Mom passed away on a Friday just at the end of March. Spring was just barely getting a foothold. A couple weeks later, when spring went into full motion across the Ohio fields, gardens and woodlands, it was the most beautiful of Ohio springs I can remember. It was mom.

The songbirds loved her garden too, and mom loved songbirds. I remember when I was just six or seven and how mom shared her excitement with me over the pair of Cardinals (her favorite) who had built a nest in the tree just outside the laundry room window. Each day she take me to the window to check on the progress, of first eggs and then baby Cardinals, and then leaving the nest.

Before I was ten I could tell the difference between a House and Carolina Wren and could pick-out the call of Robin, Mourning Dove, Blue Jay, Starling, Sparrow, Finch and a variety of woodpeckers. And should an owl make an appearance – such as a giant Great Horned – well that was something to truly celebrate.

This image is much more than just sky and trees. It’s more than the technical specs of the camera and lens (if you must know it’s a Canon 1D Mark III with a Canon 17-35mm f2.8 lens). It goes deeper than its composition and color. This photograph is of love.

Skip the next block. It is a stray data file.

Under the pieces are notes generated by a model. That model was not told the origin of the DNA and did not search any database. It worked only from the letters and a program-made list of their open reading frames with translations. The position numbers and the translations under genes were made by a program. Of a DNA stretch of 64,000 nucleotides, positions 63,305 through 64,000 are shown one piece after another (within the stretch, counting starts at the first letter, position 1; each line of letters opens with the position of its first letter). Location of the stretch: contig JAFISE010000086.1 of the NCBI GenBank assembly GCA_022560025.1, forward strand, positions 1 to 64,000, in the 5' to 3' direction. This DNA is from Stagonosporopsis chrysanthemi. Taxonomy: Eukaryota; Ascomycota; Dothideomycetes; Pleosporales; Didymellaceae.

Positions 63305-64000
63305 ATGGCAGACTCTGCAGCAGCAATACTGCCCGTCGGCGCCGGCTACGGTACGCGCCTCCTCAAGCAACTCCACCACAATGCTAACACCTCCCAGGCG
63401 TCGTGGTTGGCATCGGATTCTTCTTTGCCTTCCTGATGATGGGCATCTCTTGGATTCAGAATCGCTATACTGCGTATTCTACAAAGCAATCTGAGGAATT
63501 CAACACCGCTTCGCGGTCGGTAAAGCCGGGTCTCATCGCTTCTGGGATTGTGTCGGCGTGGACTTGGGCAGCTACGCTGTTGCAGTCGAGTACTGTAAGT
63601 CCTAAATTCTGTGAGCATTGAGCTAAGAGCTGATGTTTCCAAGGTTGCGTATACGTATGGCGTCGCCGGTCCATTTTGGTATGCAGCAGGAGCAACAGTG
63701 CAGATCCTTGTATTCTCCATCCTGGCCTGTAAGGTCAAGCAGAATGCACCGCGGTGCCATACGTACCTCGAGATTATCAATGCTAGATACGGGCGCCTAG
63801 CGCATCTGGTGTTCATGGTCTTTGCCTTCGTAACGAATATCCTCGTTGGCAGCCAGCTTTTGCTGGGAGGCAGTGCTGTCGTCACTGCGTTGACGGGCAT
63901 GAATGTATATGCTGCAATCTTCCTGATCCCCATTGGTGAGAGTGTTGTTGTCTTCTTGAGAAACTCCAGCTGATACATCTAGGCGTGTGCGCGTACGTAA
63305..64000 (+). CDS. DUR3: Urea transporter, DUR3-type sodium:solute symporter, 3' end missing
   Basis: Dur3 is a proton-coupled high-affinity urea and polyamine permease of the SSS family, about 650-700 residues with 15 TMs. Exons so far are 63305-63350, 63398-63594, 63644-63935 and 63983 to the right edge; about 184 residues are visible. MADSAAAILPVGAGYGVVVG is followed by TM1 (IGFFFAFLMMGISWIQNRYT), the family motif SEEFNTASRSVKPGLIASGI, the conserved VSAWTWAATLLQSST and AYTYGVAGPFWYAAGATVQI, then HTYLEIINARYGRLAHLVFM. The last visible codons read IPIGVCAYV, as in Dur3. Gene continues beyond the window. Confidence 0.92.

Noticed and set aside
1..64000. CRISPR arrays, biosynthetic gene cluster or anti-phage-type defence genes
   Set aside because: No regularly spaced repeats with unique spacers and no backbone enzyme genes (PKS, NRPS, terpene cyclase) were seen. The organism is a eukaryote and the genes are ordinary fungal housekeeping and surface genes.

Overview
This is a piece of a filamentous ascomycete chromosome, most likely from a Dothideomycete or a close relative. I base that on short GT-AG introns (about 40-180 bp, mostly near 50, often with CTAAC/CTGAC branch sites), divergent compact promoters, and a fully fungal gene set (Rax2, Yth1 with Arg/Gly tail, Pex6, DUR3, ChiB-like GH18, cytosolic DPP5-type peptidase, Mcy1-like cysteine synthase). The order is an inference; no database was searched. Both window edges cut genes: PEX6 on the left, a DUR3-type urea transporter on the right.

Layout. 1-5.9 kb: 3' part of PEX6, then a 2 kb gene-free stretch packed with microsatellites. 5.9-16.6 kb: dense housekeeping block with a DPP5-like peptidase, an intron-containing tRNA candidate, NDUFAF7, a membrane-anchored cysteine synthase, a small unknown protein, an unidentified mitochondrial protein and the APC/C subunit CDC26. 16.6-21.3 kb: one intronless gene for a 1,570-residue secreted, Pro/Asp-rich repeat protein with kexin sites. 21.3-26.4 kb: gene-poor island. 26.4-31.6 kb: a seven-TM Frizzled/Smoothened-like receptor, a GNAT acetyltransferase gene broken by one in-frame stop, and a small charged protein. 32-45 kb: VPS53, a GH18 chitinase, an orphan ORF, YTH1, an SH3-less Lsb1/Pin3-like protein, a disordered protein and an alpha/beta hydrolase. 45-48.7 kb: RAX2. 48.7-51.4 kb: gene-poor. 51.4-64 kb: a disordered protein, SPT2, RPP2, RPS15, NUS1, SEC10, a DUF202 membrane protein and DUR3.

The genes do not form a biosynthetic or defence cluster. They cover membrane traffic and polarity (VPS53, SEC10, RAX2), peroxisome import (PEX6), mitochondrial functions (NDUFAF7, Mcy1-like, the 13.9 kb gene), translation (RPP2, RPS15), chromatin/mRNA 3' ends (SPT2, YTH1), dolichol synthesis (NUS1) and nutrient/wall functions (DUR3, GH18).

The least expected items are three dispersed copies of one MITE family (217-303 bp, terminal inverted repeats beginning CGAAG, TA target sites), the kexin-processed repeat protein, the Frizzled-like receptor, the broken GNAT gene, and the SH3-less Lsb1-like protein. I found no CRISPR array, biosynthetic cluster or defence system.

Photography is a visual connection to the stories that interweave our spirits and give representation to that eternal grace of soul feeling. When that visual connection is so deeply rooted in the love that binds family, then every image becomes cherished in the gallery of the heart.

Spring came beautiful in 2015 and it wasn’t long before evening fall during summer in mom’s garden was full of fireflies and the songs of cricket and Katydid.

The love we leave behind will always take root in the gardens we tend to during our brief journey together. With care we tend the soil and cultivate our heart songs, for in another spring a mother will take her young son to the window and look wide-eyed at the Cardinal’s eggs in the nest in the tree outside, and above a brilliant spring sky will swirl with clouds and Red Bud trees. And the call of a lone Mourning Dove will come on a morning breeze.

Dare to be Different: Photo contest focused on Dayton

Photo contest focused on Dayton.

My advice is to take advantage of the opportunity. There should be clear weather this Friday evening, unlike last year. But when you see a gaggle of photographers setting-up their tripods at the same spot to get the same shot of the skyline reflected in the river, turn and go the other way. The best image will NOT be the one that wins the contest. It will be the photograph that speaks clearly of how YOU see and interpret light and subject.

Look for the unique – the location or viewpoint that all others fail to see or an angle that worked well for you when photographing entirely different subjects. Break away. Dare to be different. Judging in these contests is usually far from being truly objective (especially where local “art experts” are concerned), so even if you don’t enter, hold that image that you feel good about and look for other avenues to gain the exposure (no pun intended) that you deserve.

Most important of all, just have fun. That’s when that “award-winner” will appear through your viewfinder.